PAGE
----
We inch ever closer to the start of a new decade of Mariners baseball and we continue to build the best possible team of the 2010s. Today, we find our shortstop.
Thus far, building the Mariners team of the decade hasn’t been too difficult. We had an easy time crowning our catcher, second baseman, and third baseman. While first base wasn’t exactly filled with All-Star Candidates, we did land on a player with a balanced resume to stick there.
Today, we try to find our shortstop. But before we do, let’s just go over our self imposed parameters to kick things off.
First, you only need one game at the position wearing a Mariners uniform to be eligible for this list. However, only the stats accrued during your tenure in Seattle will be taken into account. Second, while our main focus is on statistical analysis, we do factor in memorable moments and “fan favoritness” as tie-breakers of sorts.
Finally, it really helps to have some longevity on your resume. Being around for 2 months doesn’t give the player much of a chance to make a long-term impact on the fan base, but it is possible. Now with all that in mind, let’s talk shortstops.
At the position, there is actually a decent competition for the spot. The 3 top contenders are Jean Segura, Brad Miller, and Brendan Ryan. In terms of fWAR, the leader is Jean Segura, who posted a 6.6 WAR in just 269 games.
In his time with Seattle, Segura posted a .302/.345/.421 slash line with 21 home runs, 171 runs, 108 RBI, and 42 steals. This all led to a 110 wRC+ and Segura was actually a solid defender at short. He also was the star of the “Send Segura” campaign, as Mariners fans flocked to the polls to send him to the All-Star game in 2018.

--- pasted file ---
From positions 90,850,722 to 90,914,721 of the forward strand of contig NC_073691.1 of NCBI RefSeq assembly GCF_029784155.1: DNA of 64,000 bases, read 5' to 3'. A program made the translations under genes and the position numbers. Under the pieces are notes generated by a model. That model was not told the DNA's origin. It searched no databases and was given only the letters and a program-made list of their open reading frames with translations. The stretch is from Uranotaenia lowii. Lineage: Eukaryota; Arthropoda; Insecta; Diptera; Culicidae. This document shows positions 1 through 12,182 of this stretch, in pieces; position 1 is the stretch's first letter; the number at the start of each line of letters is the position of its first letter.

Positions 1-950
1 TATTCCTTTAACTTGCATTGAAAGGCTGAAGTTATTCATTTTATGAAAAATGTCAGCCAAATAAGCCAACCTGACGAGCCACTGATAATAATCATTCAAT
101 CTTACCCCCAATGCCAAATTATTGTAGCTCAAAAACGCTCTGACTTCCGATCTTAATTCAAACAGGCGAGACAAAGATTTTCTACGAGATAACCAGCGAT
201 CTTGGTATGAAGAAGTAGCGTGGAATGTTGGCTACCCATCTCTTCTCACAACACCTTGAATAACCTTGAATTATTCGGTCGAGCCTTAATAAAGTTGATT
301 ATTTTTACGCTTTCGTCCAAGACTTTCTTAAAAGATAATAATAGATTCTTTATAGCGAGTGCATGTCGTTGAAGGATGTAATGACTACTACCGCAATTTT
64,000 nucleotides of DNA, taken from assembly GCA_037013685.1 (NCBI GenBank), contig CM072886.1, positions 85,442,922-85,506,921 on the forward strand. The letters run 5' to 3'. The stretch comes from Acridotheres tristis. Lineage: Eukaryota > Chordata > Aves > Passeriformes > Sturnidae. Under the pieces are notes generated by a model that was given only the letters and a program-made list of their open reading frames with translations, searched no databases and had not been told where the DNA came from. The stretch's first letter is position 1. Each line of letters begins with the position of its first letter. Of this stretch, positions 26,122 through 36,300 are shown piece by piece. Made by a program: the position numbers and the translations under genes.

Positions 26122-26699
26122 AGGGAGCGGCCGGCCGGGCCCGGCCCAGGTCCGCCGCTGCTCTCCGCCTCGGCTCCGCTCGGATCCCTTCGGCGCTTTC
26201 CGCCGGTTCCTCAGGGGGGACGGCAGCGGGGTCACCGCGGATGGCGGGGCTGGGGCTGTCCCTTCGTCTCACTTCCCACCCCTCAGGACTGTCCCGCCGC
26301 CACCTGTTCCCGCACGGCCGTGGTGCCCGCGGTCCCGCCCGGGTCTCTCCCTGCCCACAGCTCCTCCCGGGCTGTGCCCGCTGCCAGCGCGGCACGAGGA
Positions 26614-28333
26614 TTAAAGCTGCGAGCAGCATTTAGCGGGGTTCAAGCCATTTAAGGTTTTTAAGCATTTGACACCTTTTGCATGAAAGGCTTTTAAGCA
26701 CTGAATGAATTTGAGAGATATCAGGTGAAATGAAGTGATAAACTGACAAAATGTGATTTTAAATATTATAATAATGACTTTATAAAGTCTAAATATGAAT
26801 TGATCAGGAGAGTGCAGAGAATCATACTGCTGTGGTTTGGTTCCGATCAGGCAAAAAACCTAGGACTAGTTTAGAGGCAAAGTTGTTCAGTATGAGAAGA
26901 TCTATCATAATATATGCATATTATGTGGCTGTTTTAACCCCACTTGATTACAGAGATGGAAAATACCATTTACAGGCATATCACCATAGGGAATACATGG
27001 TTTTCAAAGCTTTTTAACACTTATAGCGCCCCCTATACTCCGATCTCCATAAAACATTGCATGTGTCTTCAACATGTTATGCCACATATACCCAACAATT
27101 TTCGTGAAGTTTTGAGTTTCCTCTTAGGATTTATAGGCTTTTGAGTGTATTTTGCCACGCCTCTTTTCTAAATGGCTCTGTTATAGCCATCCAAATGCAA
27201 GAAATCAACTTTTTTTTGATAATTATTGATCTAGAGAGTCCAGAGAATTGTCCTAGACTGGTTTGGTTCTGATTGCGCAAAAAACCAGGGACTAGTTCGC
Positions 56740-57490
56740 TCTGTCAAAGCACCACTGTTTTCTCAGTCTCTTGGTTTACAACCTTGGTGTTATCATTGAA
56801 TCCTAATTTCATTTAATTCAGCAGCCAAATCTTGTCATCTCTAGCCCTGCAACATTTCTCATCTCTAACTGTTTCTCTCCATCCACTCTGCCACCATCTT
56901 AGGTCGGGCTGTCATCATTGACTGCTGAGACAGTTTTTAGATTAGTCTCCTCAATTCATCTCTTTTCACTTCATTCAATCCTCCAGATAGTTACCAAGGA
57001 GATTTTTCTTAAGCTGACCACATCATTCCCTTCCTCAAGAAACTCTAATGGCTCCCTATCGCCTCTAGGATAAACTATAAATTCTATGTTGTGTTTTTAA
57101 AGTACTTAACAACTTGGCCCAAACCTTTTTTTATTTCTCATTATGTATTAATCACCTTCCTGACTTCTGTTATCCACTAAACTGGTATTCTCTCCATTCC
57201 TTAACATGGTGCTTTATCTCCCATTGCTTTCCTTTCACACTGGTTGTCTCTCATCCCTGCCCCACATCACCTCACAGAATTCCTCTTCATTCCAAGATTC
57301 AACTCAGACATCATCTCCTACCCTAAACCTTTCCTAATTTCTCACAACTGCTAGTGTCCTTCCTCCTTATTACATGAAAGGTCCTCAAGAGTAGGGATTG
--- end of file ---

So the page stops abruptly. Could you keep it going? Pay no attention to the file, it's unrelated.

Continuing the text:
But the end of Segura’s run in Seattle wasn’t pretty. Manager Scott Servais called him out for not playing in crucial games thanks to a light shin bruise. He reportedly started a fight inside the Mariners clubhouse because he was upset his friend Robinson Cano hadn’t bee handed his spot at second base back after returning from a suspension.
These two incidents led to Seattle shipping him out of town, and after just 1 year in Philadelphia, there are talks that he may have worn out his welcome there. But on the field, Segura was rock solid.
Other than Segura, both Miller and Ryan had their moments. Miller, with his high sock look and wildly swinging legs, was always a tantalizing player who’s bat kept him in the lineup during his time at short. Defensively, Miller was below-average and he was known to throw the ball erratically.
Miller finished his time in Seattle hitting .248/.313/.394 with 29 homers and 22 steals. It was good for a 99 wRC+, finishing just below league-average.
Ryan’s value was almost entirely on defense, which did lead to a number of memorable moments. But the bat was so poor, most fans have sour memories of Ryan, so it just seems like he shouldn’t be on the list.
When factoring in all stats, memorable moments, and fan “favoritness”, it appears like we have our winner.
Mariners All-Decade Team Shortstop: Jean Segura
Yeah, there were problems with Segura in Seattle. But on the field, he was an above-average hitter and base-runner and at least an average defender. The off the field issues are hard to overlook, but not as hard as the offensive value he provided at the position.
It is a bit of a shame that Segura more or less shot himself out of town. He looked to be in a position to make himself the second-best shortstop in team history, (behind Alex Rodriguez) but it wasn’t meant to be.
But now, he finds himself playing next to his good friend Robinson Cano once again. So maybe, this time, he will be on his best behavior.